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Periodontal Disease and Obesity Diabetes

Many dental equipment experts believe that obesity is a chronic disease. It is clear that obesity in the United States is on the rise and that young people and young people in our community are becoming obese due to malnutrition and eating habits. Studies have shown that obesity increases the risk of hypertension, type 2 diabetes, arthritis, cardiovascular disease, respiratory disease, and endometrial, breast, prostate and colon cancers. A recent study also shows that obesity increases the risk of periodontal disease as well as insulin resistance that regulates the relationship between obesity and periodontal disease. It has also been found that individuals with elevated body mass index (BMI) produce higher levels of inflammatory proteins.

Overweight and obesity classification may exceed 60% of American adults. For some high-risk groups (such as African-American women), this figure is higher, making them more susceptible to diabetes and cardiovascular disease. Some authorities estimate that two-thirds of Americans are overweight or obese and that the trend of predicting future obesity suggests an increased prevalence of obesity in the general population.1

It is very important for individuals to understand the obesity epidemic and take proactive steps to solve this problem, themselves and their obese family members. It should emphasize good nutrition and exercise and should educate individuals on the possible role of obesity in the development of diabetes, cardiovascular disease and cancer.

The dental professional will document the medical history in detail and review any medical questions that may indicate the etiology of obesity and refer the patient to his / her doctor for evaluation. Oral health status will also be assessed and treated based on the diagnosis. The emphasis will be on reducing plaque and accompanying inflammation above and below the gums. Home care should be strengthened, and patients should be encouraged to use floss regularly, brush their teeth twice daily, and use an anti-bacterial toothpaste.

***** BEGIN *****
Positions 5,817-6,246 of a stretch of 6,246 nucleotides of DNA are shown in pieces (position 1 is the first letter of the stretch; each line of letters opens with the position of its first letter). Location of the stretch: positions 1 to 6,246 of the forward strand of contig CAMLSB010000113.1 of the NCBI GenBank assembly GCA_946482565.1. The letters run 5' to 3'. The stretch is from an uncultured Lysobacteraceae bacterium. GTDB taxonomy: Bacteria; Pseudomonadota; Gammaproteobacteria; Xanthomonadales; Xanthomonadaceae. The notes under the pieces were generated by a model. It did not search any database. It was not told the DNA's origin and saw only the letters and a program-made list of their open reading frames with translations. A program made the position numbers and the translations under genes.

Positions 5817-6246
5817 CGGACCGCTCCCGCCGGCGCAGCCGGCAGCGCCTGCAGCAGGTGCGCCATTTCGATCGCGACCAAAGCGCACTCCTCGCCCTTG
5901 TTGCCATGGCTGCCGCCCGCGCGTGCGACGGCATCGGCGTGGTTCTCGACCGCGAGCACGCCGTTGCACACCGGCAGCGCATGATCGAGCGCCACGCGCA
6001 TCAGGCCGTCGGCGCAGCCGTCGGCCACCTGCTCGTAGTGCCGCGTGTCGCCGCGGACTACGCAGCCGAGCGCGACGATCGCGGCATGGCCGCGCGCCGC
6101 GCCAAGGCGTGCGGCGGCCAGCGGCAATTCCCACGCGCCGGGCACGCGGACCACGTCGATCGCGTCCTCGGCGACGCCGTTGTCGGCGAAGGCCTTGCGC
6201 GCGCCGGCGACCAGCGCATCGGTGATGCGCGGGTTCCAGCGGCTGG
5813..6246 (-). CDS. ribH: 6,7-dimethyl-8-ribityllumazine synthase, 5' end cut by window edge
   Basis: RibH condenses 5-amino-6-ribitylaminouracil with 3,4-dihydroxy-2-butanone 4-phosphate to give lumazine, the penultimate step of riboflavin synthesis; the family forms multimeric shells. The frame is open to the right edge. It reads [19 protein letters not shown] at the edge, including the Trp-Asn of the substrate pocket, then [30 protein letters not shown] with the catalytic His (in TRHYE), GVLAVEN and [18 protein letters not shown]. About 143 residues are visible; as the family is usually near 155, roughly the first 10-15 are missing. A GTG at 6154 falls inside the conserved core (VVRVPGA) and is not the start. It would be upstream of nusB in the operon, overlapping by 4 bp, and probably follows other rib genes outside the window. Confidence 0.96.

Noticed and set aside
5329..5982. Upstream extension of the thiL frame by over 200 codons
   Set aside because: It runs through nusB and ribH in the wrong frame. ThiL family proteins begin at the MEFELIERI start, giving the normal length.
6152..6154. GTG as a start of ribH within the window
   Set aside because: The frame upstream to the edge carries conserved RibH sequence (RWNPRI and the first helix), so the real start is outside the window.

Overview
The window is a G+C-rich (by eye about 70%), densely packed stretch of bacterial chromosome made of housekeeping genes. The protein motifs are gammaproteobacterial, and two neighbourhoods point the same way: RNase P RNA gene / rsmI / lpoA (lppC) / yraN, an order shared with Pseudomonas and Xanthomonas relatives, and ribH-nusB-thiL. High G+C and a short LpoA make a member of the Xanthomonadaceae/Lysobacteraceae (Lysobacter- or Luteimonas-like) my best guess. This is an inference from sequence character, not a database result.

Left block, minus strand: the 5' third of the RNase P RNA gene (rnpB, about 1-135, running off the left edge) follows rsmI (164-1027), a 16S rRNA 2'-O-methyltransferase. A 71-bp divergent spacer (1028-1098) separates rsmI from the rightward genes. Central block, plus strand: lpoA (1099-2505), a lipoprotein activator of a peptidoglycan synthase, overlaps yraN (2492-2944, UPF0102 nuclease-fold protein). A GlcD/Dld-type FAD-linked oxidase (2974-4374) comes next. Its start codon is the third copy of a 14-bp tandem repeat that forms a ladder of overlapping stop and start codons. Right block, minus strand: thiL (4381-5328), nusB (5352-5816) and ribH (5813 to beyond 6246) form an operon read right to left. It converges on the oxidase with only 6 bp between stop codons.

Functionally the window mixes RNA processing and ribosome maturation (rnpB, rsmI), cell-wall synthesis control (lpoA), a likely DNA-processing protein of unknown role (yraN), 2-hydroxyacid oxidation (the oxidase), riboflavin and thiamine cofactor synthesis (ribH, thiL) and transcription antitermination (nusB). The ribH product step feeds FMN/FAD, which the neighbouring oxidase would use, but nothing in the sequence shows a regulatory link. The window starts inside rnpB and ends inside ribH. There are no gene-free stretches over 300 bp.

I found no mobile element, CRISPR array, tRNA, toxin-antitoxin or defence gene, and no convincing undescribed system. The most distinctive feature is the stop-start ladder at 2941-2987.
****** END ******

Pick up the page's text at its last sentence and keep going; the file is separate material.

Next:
Diabetes is a disorder in which the body does not produce insulin or uses insulin properly. Insulin is the hormone needed to turn sugar, starch, and other foods into energy needed for everyday life. In the United States, 20.8 million children and adults have diabetes, and nearly one in three do not know they have the disease. Recent research shows that periodontitis is usually associated with diabetes and may be considered as one of the chronic complications of diabetes. A recent study of more than 200 subjects investigated the relationship between diabetes and periodontitis. The results show that the prevalence of periodontitis in diabetic patients than non-disease patients

Important factors to consider in assessing the periodontal status of diabetic patients and developing treatment plans include their degree of metabolic control, the duration of their illness, the presence of other long-term complications of diabetes, the presence of risk factors and other general dental instruments well-being .

The emphasis should be on reducing bacteria and eliminating biofilms, above and below floss. In addition to excellent home care, this can be done with traditional scaling and rooting. The focus of treatment should be prevention of periodontal disease and oral inflammation, which is crucial for the control of diabetes-related oral complications. And because we know that even healthy, well-controlled diabetics are attacking bacteria that are a risk factor for gingivitis, patients should be encouraged to floss regularly, brush their teeth twice daily, and use an anti-bacterial toothpaste. is one professional dental supplies website which supplies dental equipment in UK with competitive price and high quality.


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